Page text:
Last week, Joey was on spring break from Cairn University, which meant it was time to catch up on house projects and to have more time to spend with our kids.  We made some good progress the first few days of the week, though because of the all of the work, our house was a complete disaster.  Then on Wednesday morning, we were removing wallpaper from our master bathroom, when a +256 number (which of course by now we know means an adoption update from Uganda) came up on Joey’s phone.  We answered it, and our friend Mark from GSF gave us the news we have been waiting on for 2 1/2 years.  We had a court date.  And, not only do we have a court date, but it is in six days on March 18, and we need to be in country by Sunday night.  Yes, we only had three days to work out arrangements for Zoe, Micah, and Caleb (thanks Sarah’s parents for looking after them on such very short notice), put our house back in relative order, purchase airline tickets, pack our bags, buy last minute things for our children and the missionaries at GSF, and leave. 

We said our goodbyes on Saturday afternoon, and headed to the Newark airport.  We flew to Amsterdam, Nairobi, and then arrived in Entebbe (Uganda) on early Monday morning around 1:00am.  Other than a delay in our flight from Nairobi to Entebbe, our trip was very smooth, and all of our bags made it.  We had no problems with immigration and customs, and we were so happy to see Mark and Amy.  They took us to a guest house about ten minutes away, and we crashed for the night. 

Our first impressions on our arrival into Uganda and even since then, is that this country reminds us so much of Indonesia – the airport, the traffic and lack of rules for driving including motorcyclists who drive wherever they please, the roadside stalls, younger people who approach stopped cars in traffic to sell snacks and drinks, children in their school uniforms, the weather (around 80 each day), the beauty – tea fields, banana trees, cassava plants, sugar cane fields, some rice paddies, and of course the wildlife and bugs.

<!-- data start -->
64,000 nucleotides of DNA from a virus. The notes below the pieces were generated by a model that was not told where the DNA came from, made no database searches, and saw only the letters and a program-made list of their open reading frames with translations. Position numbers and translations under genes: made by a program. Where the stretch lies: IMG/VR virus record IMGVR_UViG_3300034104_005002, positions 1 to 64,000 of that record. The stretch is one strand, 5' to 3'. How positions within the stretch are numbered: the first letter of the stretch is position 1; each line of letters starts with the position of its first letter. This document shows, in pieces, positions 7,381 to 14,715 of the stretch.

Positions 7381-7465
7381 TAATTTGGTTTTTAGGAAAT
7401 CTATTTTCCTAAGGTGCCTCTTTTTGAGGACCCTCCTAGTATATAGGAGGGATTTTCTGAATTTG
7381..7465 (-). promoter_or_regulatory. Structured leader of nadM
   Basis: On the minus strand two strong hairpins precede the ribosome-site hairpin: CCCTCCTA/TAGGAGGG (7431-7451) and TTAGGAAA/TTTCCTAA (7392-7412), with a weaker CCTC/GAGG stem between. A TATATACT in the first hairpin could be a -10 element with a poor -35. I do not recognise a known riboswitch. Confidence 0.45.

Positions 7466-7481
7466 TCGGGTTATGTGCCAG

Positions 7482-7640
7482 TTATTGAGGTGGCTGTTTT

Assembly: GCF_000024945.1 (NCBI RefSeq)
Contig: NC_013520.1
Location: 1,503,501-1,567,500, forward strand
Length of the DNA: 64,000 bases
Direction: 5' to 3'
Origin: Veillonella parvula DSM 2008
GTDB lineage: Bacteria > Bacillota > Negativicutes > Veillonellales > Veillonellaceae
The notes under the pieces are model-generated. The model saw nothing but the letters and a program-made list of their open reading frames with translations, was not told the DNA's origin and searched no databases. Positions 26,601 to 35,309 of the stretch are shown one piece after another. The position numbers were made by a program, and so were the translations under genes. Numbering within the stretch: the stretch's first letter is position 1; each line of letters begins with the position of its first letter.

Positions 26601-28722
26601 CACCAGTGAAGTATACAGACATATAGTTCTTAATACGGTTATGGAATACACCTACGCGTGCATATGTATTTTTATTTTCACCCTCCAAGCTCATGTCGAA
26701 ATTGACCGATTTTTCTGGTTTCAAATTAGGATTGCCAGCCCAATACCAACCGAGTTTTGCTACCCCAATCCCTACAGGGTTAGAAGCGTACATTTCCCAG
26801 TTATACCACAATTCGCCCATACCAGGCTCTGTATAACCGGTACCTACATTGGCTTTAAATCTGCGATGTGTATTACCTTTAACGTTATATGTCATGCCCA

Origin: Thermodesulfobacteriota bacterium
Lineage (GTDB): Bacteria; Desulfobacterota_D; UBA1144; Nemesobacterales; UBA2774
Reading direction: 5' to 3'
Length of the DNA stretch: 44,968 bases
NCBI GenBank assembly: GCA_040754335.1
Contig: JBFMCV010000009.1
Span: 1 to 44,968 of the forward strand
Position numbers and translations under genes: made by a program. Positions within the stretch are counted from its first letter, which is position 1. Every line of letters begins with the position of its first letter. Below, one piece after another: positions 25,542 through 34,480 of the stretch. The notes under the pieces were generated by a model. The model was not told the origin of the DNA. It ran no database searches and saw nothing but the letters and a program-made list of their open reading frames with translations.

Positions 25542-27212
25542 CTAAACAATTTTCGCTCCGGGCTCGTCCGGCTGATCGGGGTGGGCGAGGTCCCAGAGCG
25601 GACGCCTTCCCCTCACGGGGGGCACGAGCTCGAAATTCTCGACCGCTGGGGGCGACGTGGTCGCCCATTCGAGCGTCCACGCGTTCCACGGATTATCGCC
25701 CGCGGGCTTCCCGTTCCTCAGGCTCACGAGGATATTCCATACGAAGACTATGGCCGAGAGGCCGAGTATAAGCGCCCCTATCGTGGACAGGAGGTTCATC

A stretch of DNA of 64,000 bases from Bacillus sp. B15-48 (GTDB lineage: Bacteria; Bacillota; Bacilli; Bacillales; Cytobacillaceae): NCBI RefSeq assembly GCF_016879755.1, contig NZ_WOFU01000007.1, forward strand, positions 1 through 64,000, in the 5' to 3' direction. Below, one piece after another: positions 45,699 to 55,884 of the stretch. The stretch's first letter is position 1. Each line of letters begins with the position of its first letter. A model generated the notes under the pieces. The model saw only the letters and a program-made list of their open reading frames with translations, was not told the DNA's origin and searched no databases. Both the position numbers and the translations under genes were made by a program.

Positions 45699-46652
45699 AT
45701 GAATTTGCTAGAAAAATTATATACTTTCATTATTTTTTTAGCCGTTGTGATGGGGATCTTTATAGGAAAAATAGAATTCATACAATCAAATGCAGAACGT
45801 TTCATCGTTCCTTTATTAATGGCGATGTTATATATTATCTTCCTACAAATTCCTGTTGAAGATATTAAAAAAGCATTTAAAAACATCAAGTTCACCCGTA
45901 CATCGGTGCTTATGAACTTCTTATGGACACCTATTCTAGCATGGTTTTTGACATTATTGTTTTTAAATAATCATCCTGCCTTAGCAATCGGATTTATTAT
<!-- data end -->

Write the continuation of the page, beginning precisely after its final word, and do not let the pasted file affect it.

Quick FYI – we are not yet able to share our children’s names or pictures yet on social media, but the day that we can is coming soon…also, the internet is pretty slow, so we cannot upload pictures yet. :(

Monday, March 17:
We spent most of the morning and afternoon with Mark and Amy – breakfast at the hotel and catching up on the latest at GSF and our new children, finding a wifi hotspot, grocery shopping, getting our local phones set up, going to the ATM, eating a great western-style lunch, and spending lots of time in traffic.  We arrived at GSF around 4:00pm, and we were welcomed by over 400 people.  This is a tradition they do for all guests, whereby the orphanage children, the students at the GSF school (who do not live here), the missionaries, and staff, all welcome you with song, dance, and lots of greetings when you arrive.  It was overwhelming for sure, especially as at the front of the group at the gate were our children.  After gaining our composure, we exited the van and said hi to everyone, being careful not to cause a scene with our children and ignoring everyone else – wow, was that difficult!  We then unpacked and got a quick orientation to GSF and then ate dinner with Mark and Amy’s family.  Before crashing for the night, we got a quick update from Claudia on what to expect with our court date, who is the primary point of contact at GSF for our adoption process.

Tuesday, March 18: